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Getting rid of ground loops: What is the best option?

Discussion in 'Sound Science' started by chewy4, Nov 2, 2012.
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  1. chewy4
    I'm currently using a three to two prong adapter on my amp, but apparently this is extremely dangerous.
     
    Anyone know of any other solutions?
     
    I've heard of ground loop isolators, but do they degrade the sound quality? It seems like they could mess with the sound a bit.
     
    Are there better options?
     
  2. Steve Eddy
    Well, I wouldn't say it's EXTREMELY dangerous, but it does defeat the AC safety ground which isn't recommended.
     
    What's your signal chain?
     
    se
     
  3. chewy4
    PC > Asgard > Headphones.
     
    Plugged into the same power strip(some Belkin rotating one).
     
  4. temporaryname
    Ive heard of plugs you put in the power point to absorb residual electricity. They may help. Apparently they're cheap.

    But im no expert. Listen to steve.
     
  5. Steve Eddy
    Something like the Jensen CI-2RR would break your ground loop. They're not exactly cheap, but they're very high quality.
     
    http://jensentransformers.com/ci2rr.html
     
    Edit: Just checked, Markertek has them for $149.95, which is $30 less than what Jensen's selling them for direct.
     
    se
     
  6. paradoxper
    Quote:
    He was already advised on a isolator in another thread. I think he's looking for some kind of other alternative. Such as lifting the ground,
    super shielded cables or something otherwise out of the box...
     
  7. chewy4
    I was?
     
    I was curious here if using one degrades sound quality. I've only heard of them just recently, and was looking into them.
     
    Thanks Steve, I might give that a shot. $150 doesn't seem bad, definitely better than buying a transformer or something. 
     
    Although I'm wondering, is it really just the device that has the 3 to 2 prong adapter that's at risk(other than me being at risk of being electrocuted)? Because I'm not sure if it would be worth it for me to spend $150 to protect a $250 amp that's under warranty. But if it helps protect the other $1500 of stuff in the strip it would be worth it.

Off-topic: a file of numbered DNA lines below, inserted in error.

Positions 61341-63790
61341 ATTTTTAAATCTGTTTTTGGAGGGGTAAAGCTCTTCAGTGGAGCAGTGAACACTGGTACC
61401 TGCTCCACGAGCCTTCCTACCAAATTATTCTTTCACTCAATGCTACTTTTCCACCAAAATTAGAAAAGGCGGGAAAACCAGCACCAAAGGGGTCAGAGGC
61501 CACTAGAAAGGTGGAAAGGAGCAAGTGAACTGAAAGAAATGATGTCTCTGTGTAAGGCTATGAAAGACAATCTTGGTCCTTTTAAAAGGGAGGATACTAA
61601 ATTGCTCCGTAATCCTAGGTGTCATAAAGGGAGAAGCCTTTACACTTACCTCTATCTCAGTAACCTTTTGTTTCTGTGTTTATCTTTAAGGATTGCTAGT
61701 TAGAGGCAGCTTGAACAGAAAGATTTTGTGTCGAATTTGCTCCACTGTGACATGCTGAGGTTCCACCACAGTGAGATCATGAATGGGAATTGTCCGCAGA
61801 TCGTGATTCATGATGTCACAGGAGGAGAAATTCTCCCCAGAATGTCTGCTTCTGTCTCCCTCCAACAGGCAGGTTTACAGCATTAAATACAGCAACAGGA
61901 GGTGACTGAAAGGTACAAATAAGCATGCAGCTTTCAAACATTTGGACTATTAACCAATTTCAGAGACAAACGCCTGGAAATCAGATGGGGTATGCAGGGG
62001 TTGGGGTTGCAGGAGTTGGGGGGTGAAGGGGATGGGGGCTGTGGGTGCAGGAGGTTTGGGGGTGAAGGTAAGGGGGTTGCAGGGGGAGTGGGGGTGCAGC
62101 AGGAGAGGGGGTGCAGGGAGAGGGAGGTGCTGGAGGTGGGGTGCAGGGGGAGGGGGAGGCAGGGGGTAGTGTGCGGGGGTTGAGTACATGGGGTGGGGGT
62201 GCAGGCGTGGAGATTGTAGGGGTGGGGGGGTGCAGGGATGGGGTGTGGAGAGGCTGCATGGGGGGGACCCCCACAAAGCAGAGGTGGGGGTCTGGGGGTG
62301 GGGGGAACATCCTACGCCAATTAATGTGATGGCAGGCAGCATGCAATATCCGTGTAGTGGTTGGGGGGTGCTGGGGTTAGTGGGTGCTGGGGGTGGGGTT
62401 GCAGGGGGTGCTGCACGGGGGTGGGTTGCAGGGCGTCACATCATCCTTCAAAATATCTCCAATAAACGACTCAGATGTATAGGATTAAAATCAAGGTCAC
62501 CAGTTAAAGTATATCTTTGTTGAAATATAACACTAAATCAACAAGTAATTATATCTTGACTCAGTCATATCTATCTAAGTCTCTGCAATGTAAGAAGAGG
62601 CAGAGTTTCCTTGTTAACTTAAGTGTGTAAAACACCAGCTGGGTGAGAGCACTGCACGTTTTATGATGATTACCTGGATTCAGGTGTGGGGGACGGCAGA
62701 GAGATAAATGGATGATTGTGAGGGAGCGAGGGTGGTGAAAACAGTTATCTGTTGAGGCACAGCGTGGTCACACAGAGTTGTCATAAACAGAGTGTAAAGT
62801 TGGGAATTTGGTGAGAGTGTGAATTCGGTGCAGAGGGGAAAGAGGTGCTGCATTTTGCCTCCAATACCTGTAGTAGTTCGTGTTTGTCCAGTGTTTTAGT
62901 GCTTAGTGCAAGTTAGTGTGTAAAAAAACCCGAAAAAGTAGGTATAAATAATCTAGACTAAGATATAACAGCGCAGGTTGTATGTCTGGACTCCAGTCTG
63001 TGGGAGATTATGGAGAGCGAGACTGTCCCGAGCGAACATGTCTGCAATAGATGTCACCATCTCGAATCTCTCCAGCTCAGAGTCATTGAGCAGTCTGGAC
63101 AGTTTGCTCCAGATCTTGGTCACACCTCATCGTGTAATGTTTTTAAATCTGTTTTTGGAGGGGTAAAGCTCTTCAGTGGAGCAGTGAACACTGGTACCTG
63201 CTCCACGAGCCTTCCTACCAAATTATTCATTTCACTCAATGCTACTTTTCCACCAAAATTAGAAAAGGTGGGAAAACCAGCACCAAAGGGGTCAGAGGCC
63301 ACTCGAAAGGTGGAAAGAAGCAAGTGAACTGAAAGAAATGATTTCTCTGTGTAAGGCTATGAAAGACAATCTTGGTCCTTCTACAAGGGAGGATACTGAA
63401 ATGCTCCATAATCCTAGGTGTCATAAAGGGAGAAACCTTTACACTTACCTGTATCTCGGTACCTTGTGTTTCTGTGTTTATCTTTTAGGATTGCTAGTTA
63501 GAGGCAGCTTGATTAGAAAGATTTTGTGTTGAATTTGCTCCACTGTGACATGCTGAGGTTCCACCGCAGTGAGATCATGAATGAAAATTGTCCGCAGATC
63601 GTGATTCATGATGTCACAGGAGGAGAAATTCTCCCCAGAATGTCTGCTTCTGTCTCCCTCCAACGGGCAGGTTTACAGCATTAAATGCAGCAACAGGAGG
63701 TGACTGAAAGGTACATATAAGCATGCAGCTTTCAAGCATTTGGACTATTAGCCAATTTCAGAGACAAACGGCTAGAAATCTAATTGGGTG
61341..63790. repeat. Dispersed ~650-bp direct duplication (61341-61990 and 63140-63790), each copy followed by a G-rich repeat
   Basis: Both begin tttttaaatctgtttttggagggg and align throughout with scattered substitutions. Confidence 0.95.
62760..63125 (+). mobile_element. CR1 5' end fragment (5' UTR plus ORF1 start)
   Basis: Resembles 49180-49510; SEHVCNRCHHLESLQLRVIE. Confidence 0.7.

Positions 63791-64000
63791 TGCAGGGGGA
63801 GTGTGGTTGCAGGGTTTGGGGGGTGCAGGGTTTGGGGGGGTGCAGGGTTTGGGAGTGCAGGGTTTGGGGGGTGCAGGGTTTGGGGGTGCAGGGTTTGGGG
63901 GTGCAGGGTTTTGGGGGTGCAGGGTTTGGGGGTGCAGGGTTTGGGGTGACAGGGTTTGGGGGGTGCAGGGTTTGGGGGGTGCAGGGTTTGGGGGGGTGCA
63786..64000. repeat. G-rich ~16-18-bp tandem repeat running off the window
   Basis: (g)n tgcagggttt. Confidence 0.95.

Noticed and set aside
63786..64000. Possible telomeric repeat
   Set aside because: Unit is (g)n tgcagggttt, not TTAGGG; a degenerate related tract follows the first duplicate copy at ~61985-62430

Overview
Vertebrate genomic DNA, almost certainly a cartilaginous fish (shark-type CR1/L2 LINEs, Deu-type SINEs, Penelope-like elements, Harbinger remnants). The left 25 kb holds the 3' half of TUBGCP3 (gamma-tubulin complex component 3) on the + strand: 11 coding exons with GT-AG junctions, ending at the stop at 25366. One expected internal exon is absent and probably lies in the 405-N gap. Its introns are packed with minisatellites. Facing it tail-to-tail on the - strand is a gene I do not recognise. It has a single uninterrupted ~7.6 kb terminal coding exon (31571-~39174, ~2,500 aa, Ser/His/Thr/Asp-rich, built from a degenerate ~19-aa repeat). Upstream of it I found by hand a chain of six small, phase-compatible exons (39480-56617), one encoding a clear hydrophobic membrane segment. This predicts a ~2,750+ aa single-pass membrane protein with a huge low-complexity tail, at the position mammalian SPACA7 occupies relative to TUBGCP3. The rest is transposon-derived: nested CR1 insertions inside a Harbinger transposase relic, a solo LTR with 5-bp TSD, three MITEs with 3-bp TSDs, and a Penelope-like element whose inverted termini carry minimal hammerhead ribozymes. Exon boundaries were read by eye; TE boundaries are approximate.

8. paradoxper
    Quote:
    Got you and the OP boyyo mixed up, apologies. 
     
    The other thing you may want to double check is that it's a ground loop and not hum from interconnects.
     
    My Lyr drove me crazy for a while and it turns out after switching out the RCA's the noise went away. 
     
  9. chewy4
    Quote:
    Yeah I figured, not a problem.
     
    It's a ground loop though, the 3 to 2 prong fixes it. I'm just concerned about the safety of it.
     
  10. paradoxper
    Quote:
    You're pretty much putting your gear at risk if something power related were to happen. 
     
    I'd definitely defer to Steve on if/how it's possible to make a cheater plug safer.
     
  11. chewy4
    Yeah but all my gear in the strip, or just the gear with the cheater plug?
     
    Because that's definitely covered by warranty, they recommended using one. So it wouldn't be worth it to spend $150 on it unless it's a fire hazard or can damage other stuff in the strip.

     
  12. paradoxper
    Quote:
    That's weird. Cheater plugs violate codes, so I'm wondering how or why they'd standy by the warranty. Steve, you got any insight?
     
    The risk is nominal, but still, it's a risk. An isolation transformer would solve the problem and ease your mind of any accidents.
     
  13. chewy4
    Quote:
    Schiit recommends using a cheater plug, so that would be pretty messed up if it voided the warranty.
     
    I am guessing it puts more than just the amp in danger worst case scenario though...
     
  14. paradoxper
    Quote:
    They do?
     
    I've never heard of anyone electrocuting themselves from a cheater plug, but I suppose, yea, there's a risk (worst case scenario).
     
  15. chewy4
    Quote:
    Yep, in the case of ground loops that's what they tell people to use. Both in the Asgard manual and they've recommended me use one via email.
     
    There have been cases of people getting electrocuted by them but I'm more concerned about my gear. I can just turn the amp off whenever I'm messing with the plugs.
     
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